Conveyancing & Property Law Explained

Conveyancing is the process of transferring ownership of a property from a Vendor (seller) to the Purchaser (buyer). This includes both individual and entity transfers. Over the past year, Victoria has been subjected to an ample amount of change in laws regarding property and conveyancing. Given the highly complex nature of such transactions, it is important that both Vendors and Purchasers engage the right legal practitioner to guide them through the process and assist in the intricate details.

Contract of Sale and Section 32

The very first step for a Vendor is the creation of a Contract of Sale and Section 32. The Contract of Sale outlines precise details of the property being sold, including the names of the Vendors on Title and Purchasers, the respective Estate Agent, the Legal Practitioner or Licensed Conveyancer of each party, the purchase price and lastly, any ‘special conditions’ that the Purchaser may need to be wary of.

The Section 32, more commonly known as a Vendor’s Statement, summaries the relevant information affecting the property being sold. This includes details of:

Any mortgages, covenants or caveats subjected over the property;

Any easements that mean someone can access or enter the property without being in legal possession of it;

What development zones and overlays relate to the property, such as a heritage overlay;

Whether the property is in a bushfire prone area;

Any proposals regarding access to the property via public roads;

Particulars of outgoings the property is subject to, including council rates, water rates and land tax; and Details of the Owners’ Corporation should the property be in an apartment area, unit complex etc.

GST Withholding Requirements

From here, once the property has sold is where it can get confusing! As of 1 July 2018, Purchaser’s of ‘new residential premises’ or ‘potential residential land’ are required to withhold an amount from the purchase price of the property and make the payment to the Australian Taxation Office (‘ATO’). It is the Vendor’s responsibility to provide the Purchaser with the relevant information as to whether the Purchasers have a withholding obligation or not. This includes determining whether the property is within the definition of new properties above, and ultimately, the amount that needs to be withheld and when it is to be paid to the ATO.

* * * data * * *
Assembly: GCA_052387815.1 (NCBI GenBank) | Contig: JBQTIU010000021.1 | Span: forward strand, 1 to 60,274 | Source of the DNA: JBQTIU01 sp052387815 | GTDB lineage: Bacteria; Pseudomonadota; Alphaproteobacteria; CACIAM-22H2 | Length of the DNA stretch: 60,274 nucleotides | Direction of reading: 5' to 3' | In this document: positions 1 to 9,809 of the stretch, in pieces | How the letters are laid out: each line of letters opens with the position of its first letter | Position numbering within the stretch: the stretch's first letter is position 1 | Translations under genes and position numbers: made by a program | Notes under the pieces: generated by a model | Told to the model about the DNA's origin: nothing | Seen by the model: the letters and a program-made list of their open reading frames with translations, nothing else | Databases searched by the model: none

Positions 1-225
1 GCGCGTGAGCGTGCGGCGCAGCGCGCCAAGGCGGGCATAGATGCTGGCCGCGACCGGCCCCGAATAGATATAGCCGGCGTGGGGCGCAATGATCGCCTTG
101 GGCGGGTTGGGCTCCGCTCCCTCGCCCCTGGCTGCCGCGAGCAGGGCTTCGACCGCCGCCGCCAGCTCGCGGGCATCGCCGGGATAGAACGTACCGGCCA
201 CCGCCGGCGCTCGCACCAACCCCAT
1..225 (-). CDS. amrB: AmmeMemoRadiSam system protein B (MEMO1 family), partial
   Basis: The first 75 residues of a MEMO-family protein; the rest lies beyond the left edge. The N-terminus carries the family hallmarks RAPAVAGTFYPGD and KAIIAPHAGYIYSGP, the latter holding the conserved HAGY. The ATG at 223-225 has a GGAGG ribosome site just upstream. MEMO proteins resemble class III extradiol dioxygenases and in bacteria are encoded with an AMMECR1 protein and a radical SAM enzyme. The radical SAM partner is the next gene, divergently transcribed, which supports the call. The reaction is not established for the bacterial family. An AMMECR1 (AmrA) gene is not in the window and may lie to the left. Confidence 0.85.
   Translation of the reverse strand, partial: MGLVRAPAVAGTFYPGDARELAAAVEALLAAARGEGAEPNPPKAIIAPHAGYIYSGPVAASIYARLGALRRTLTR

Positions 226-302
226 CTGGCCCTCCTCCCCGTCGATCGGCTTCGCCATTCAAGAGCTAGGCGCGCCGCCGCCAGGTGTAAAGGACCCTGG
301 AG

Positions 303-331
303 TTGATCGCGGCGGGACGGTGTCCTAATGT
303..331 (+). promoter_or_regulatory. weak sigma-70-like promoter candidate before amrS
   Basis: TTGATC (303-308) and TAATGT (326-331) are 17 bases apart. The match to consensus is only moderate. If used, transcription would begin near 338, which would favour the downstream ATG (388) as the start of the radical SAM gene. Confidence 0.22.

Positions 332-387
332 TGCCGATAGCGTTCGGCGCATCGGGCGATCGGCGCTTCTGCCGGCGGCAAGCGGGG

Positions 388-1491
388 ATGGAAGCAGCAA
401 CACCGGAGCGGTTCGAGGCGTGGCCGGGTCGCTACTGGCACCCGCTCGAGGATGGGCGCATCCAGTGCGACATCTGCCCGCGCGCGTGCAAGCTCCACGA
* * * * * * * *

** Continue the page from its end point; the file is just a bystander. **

The amount required to be paid to the ATO is generally either:

1/11th of the purchase price of the property;

7% of the purchase price; or

10% of GST exclusive market value of the sale. See our article about GST withholding regime

Foreign Resident Capital Gains Withholding

Further to this, Vendor’s can be subject to what is known as ‘Foreign Resident Capital Gains Withholding Payments’. Certain properties that are subject to this withholding transaction include:

Australian real property sold for greater than $750,000;

An indirect Australian real property interest; and

The option or right to acquire such property or property interest.

When the Vendor is considered a foreign resident to any of the above transactions, the Purchaser must withhold 12.5% of the purchase price and pay this to the ATO.

Therefore, in the most common transactions, where a property is sold for over $750,000, the Vendor must apply to obtain the Capital Gains Withholding Clearance Certificate to notify the Purchaser whether they are a foreign resident or not.

PEXA – Property Exchange Australia

Furthermore, as of 1 October 2018, all accessible types and combinations of property transactions must be lodged by what is known as ‘PEXA’, which is our online e-conveyancing system. PEXA, (Property Exchange Australia) is Australia’s online property exchange network that allows Legal Practitioners, Conveyancers and Financial Institutions to lodge documents with the Land Registries within Victoria and ultimately complete the financial settlement of the property via the internet.

These are all very compound yet necessary requirements in accordance with the new laws in Victoria.

For any additional information or advice about conveyancing or property law, contact our property lawyers at 03 9571 7444. If you are considering selling your property or have recently purchased, we encourage you to contact the team at Argent Law and Argent Accounting so that we can discuss the requirements that are relevant to your situation.

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